The series, which premiered at the Cannes Film Festival last month, stars Lily Rose-Depp as Jocelyn, a pop star trying to make a comeback after a nervous breakdown, and Abel Tesfaye (aka The Weekend) as a nightclub manager and self-help guru working with her to achieve said comeback. It was created by Sam Levinson (Euphoria), Tesfaye and Reza Fahim.
Early on, the promotional materials for the show leaned into its edginess, calling Levinson and Tesfaye “the sick & twisted minds” behind “the sleaziest love story in all of Hollywood” in a teaser. But then the show became the subject of unfavorable attention when Rolling Stone published an expose calling the show a “rape fantasy” and alleging that it went “wildly, disgustingly off the rails” after cast changes and the departure of original director Amy Seimetz.
In her review of the show, The Hollywood Reporter critic Lovia Gyarkye noted that in one scene, a label executive is arguing with Jocelyn’s creative director, who’s against her baring her breast for the album cover shoot: “She tells him to ‘stop cockblocking America.’ That brief moment announces the show’s intention and puts a metaphorical hand up at incoming haters: Sex sells, and The Idol revels in that.”
In an interview published by The New York Times over the weekend and conducted at Cannes last month, Tesfaye, Depp and Levinson defended the series and urged people to watch with an open mind, but noted that they never intended to make a family show.
“We always knew that we were going to make something that was going to be provocative and perhaps not for everyone. That was a draw for all of us,” said Depp, the daughter of Johnny Depp and Vanessa Paradis. “I don’t think any of us were interested in making anything that was going to be, you know, fun for the whole family.”
Tesfaye agreed with that sentiment.
“When I first started making music, it was the exact same thing,” he said. “It was provocative, and I knew it was going to be tough for people. And a lot of people didn’t like it. Not to compare it, but I feel that this is kind of like that again. This is not going to be for everybody, and that’s fine. We’re not politicians.”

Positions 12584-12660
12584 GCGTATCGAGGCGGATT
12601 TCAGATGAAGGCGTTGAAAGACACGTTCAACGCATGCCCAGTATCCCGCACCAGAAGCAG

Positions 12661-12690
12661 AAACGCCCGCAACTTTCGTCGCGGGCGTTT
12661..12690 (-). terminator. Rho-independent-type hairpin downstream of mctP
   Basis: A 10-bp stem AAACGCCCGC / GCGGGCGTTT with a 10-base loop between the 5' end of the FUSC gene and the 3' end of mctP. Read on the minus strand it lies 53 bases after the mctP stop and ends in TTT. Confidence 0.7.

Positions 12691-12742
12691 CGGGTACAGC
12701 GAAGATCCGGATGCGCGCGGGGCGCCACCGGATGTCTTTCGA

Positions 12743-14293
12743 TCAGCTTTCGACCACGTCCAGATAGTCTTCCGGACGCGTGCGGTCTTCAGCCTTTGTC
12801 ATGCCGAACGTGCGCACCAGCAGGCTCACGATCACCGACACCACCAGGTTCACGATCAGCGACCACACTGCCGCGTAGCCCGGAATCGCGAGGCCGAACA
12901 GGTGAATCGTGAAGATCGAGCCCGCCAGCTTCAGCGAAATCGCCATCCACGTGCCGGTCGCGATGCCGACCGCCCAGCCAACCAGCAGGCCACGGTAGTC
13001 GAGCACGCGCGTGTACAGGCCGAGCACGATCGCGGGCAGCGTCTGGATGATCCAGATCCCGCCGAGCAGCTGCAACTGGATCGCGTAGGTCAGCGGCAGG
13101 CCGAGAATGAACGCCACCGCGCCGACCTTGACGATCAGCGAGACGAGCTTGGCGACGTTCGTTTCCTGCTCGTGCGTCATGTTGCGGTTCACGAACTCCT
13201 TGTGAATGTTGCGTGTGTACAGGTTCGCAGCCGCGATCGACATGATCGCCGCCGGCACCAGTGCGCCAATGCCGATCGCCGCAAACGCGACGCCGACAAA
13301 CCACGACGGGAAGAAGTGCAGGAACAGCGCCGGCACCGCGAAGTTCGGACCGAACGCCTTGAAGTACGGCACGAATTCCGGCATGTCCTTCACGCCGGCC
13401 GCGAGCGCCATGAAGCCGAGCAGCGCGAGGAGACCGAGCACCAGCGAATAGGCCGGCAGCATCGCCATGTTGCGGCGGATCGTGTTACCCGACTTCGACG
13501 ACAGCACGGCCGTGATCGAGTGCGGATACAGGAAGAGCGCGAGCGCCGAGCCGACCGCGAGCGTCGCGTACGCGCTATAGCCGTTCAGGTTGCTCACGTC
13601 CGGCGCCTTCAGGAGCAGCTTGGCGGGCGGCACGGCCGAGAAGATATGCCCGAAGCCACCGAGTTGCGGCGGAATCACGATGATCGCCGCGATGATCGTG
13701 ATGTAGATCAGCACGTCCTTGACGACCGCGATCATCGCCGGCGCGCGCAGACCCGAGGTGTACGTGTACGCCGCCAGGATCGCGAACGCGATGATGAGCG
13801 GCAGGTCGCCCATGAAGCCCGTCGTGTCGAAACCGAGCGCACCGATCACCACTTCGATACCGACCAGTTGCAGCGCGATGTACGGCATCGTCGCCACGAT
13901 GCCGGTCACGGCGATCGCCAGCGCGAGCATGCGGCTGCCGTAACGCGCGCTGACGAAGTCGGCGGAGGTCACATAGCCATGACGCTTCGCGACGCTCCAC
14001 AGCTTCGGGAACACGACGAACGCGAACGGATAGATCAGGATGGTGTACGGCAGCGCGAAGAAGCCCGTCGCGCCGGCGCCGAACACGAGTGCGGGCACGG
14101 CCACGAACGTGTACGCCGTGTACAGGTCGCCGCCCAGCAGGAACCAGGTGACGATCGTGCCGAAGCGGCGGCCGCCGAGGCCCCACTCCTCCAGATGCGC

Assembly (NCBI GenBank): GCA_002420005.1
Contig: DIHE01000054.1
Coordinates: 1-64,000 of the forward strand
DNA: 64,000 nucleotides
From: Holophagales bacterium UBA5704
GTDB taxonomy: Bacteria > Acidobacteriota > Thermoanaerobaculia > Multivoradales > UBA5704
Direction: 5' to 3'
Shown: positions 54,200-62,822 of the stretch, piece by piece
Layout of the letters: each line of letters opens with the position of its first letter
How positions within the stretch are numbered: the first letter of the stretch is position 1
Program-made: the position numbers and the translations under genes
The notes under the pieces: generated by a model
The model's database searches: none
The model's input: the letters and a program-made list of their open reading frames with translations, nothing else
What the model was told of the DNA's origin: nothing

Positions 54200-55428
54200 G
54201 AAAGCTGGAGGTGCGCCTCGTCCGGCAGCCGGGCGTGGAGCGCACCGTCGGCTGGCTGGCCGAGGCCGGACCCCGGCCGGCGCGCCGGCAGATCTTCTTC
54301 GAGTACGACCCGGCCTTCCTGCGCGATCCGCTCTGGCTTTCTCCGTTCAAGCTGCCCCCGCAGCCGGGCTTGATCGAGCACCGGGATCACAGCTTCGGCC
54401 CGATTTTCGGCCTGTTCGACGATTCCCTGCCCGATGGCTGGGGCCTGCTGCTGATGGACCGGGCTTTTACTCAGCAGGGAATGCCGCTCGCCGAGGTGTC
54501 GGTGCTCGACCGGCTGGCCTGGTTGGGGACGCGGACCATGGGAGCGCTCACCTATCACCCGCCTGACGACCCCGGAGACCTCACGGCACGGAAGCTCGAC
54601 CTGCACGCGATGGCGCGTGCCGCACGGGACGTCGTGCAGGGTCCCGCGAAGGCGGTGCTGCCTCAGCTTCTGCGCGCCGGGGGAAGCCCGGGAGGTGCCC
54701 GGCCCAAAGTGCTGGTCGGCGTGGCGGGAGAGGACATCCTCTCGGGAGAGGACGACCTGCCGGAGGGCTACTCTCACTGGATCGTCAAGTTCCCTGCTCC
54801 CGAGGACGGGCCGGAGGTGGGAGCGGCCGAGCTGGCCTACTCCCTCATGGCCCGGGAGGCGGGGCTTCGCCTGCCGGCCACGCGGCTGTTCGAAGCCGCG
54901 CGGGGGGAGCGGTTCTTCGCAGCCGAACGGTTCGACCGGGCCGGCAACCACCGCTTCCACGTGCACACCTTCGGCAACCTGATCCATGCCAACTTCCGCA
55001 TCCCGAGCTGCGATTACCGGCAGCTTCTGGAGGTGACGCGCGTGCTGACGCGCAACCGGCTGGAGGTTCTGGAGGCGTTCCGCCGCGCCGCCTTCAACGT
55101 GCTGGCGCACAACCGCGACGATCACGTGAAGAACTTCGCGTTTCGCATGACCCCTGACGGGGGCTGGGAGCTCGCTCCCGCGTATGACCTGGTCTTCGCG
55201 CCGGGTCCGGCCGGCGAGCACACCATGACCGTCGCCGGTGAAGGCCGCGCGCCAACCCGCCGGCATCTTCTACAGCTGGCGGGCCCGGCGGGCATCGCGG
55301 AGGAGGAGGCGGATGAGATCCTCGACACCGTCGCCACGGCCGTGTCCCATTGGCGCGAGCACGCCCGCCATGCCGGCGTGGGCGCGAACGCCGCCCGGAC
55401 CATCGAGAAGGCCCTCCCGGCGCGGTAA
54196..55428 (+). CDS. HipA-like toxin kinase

The Idol also features a great deal of nudity as well as a Black man (Tesfaye) as the villain. Levinson, Depp and Tesfaye also defended those choices.
“There are many women who have felt exploited by the nudity they’ve done and have thought, I didn’t feel great about that,” Depp said. “But I’m comfortable performing in that way, I enjoy it. It informed the character. In the conversation around the risqué aspects, there’s the implication that it’s something being consistently imposed upon women. Obviously, that has been true a lot historically.”
Levinson added that the nudity adds to the audience’s perception that Jocelyn is a victim.
“I believe people will underestimate Jocelyn as a character because of how exposed she is,” he added.
As for stereotypes around race, Levinson said that viewers need to watch to see how the storyline plays out.
“Playing into those stereotypes in the first couple of episodes is important for the journey and the arc and the emotional experience,” Levinson said. “It has a way of disorienting us because of our knowledge of who we are, and what has happened in the world. I think the audience will slowly begin to see who the true villain of the piece is.”
Added Tesfaye: “They just need to see the whole show.”